A Fraction of the Whole by Steve Tolz Book Review

This weighty tome is a cracker of a debut novel and I hope Steve hasn't run himself out of energy and ideas so that he can go on to write more. I don't know how long it took him to write this, but it certainly took me a while to read this (mind you, I was only reading it in snippets at the tired end of every day - probably not the best way for this book to be read), however, there is a good 711 pages of writing and he has done a fine job on every page.

An enthralling tale that twists through the father and son relationship to give the reader and Jasper, the son, an understanding of the strange life his father, Martin Dean, and his uncle, Terry Dean have lived. In some ways, and probably because I took so long to read it, the detail was so incredibly intensive and enthralling, that I forgot some of the things from the start. Maybe I should read it when I am not quite as busy and am able to read great slabs at once.

The story itself seems quite unbelievable, but Steve's language and tone sets it in a way that puts it back into the possibility. Leaves the reader questioning. Jasper tries so hard to not be his father (as so many of us do) but the realisation as he gets older that he is part of him and that this is OK is a significant moment into adulthood. A milestone that Steve alludes to that is so often only realised too late.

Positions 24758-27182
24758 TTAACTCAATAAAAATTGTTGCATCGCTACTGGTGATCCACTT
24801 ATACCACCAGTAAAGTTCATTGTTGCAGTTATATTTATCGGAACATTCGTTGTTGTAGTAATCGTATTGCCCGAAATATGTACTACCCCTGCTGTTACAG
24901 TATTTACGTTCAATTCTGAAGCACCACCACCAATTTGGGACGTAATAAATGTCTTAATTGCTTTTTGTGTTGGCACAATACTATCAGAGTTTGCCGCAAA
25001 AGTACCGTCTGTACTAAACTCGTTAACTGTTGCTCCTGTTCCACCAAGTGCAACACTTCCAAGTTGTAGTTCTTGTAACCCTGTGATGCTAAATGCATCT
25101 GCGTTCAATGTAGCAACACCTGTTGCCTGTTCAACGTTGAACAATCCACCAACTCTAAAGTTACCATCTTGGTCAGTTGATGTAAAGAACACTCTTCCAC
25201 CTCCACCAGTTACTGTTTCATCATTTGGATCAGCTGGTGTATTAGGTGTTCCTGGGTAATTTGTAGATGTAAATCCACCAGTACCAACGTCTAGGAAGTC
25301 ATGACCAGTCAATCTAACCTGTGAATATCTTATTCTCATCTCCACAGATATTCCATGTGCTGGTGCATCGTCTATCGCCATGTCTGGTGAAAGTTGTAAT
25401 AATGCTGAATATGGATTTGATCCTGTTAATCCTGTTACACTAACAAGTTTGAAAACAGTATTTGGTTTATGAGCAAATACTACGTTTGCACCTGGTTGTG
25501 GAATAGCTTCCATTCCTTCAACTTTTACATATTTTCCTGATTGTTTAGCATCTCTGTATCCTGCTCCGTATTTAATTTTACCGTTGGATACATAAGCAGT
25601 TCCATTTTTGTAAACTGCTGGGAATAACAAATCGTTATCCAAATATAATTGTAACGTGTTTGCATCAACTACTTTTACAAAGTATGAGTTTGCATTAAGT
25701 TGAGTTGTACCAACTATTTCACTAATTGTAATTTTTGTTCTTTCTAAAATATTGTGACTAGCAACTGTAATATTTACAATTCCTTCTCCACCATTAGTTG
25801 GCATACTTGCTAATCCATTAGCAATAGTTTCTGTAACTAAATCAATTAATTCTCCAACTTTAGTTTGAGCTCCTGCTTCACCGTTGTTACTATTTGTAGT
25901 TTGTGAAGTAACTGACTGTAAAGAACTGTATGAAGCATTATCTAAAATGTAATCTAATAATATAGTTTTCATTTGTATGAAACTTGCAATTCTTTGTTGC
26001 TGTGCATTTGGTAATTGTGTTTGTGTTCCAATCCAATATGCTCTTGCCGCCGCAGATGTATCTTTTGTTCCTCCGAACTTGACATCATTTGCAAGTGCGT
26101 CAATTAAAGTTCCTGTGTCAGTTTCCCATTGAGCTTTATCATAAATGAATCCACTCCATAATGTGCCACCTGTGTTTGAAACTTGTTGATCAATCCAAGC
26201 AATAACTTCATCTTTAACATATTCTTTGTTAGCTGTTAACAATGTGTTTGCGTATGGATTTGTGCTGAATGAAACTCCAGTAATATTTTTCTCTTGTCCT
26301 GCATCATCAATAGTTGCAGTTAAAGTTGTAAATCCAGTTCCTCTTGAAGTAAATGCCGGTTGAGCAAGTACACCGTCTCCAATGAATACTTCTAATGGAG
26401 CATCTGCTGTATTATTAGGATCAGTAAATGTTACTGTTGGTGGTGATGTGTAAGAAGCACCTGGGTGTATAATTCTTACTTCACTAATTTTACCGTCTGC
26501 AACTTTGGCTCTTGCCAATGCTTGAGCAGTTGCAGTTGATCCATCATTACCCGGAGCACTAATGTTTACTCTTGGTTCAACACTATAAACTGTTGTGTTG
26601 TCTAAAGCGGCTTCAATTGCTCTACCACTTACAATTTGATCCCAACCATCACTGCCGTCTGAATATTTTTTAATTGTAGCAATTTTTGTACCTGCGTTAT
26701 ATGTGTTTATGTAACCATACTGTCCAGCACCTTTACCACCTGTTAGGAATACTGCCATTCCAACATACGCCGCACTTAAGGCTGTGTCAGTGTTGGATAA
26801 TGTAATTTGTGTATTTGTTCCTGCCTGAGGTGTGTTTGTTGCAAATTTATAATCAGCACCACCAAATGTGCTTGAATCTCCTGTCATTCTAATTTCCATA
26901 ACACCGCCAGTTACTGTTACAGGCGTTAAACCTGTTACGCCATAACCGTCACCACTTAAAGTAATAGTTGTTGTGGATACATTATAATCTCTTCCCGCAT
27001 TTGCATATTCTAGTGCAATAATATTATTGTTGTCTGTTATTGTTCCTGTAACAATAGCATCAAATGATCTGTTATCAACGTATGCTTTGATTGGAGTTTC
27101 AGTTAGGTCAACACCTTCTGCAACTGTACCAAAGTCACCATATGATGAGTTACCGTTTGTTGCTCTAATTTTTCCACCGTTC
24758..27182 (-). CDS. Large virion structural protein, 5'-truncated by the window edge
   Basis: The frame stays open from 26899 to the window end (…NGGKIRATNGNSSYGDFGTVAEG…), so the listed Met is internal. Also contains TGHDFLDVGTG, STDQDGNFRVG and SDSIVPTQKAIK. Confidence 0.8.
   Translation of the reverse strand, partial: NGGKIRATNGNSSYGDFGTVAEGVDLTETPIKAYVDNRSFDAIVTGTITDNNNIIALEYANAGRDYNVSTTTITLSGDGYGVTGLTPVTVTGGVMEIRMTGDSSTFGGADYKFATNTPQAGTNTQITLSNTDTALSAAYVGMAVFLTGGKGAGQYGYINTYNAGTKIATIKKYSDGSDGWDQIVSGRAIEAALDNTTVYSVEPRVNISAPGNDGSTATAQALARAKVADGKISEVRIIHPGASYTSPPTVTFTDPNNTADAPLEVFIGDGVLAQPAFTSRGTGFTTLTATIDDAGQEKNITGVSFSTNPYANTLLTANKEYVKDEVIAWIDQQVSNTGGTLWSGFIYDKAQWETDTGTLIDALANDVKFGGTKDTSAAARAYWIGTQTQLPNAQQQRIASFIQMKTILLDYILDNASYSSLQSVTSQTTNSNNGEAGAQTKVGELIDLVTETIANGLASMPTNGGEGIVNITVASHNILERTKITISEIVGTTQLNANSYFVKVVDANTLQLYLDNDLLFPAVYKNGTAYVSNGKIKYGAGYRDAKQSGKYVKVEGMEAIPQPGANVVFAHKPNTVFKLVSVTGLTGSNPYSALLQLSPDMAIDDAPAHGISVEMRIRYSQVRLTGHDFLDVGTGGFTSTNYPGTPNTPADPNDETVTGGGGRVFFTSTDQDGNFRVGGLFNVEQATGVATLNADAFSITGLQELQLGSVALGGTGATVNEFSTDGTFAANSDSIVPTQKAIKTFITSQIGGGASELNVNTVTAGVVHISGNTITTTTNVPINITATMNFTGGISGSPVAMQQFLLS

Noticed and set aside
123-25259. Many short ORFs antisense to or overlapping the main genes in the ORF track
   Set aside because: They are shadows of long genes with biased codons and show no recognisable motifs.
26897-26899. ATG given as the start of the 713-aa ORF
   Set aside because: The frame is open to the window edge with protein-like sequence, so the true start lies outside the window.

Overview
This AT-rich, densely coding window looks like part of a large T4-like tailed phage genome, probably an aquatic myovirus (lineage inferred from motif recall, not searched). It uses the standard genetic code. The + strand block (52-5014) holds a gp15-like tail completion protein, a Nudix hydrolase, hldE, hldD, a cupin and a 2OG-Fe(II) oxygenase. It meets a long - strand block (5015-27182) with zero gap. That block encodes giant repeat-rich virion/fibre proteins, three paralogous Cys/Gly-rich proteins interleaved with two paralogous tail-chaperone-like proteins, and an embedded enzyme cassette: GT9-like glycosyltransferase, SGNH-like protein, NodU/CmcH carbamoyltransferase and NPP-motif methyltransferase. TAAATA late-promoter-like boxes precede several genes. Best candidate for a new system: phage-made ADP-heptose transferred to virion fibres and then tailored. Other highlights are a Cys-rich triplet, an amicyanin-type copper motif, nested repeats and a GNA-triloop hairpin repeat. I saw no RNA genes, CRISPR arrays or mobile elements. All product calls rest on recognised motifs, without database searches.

Martin spends his whole life running, hiding trying to show his genius, but the world is only interested in his bad boy brother Terry and this drives him into himself more. I was left feeling sad for him, yet at the same time, wondering why he didn't just make a break elsewhere as an unknown being. A frustrating character.

It appeared that his intentions were very pure, naive even for Jasper; however his emotional maturity was stunted at the point of the letterbox incident - the pivotal point in his life where things began to go wrong for him.

The threads of the saga were well held together, even when I was unsure as to whether there was anymore to say, Steve Tolz found more words to say. It was a story of deceit, love, betrayal. A story of two brothers. A story of the father and son relationship. A story of living on the edge, behind the hedge, in a maze, in a craze. A story about lessons to learn and not learn.


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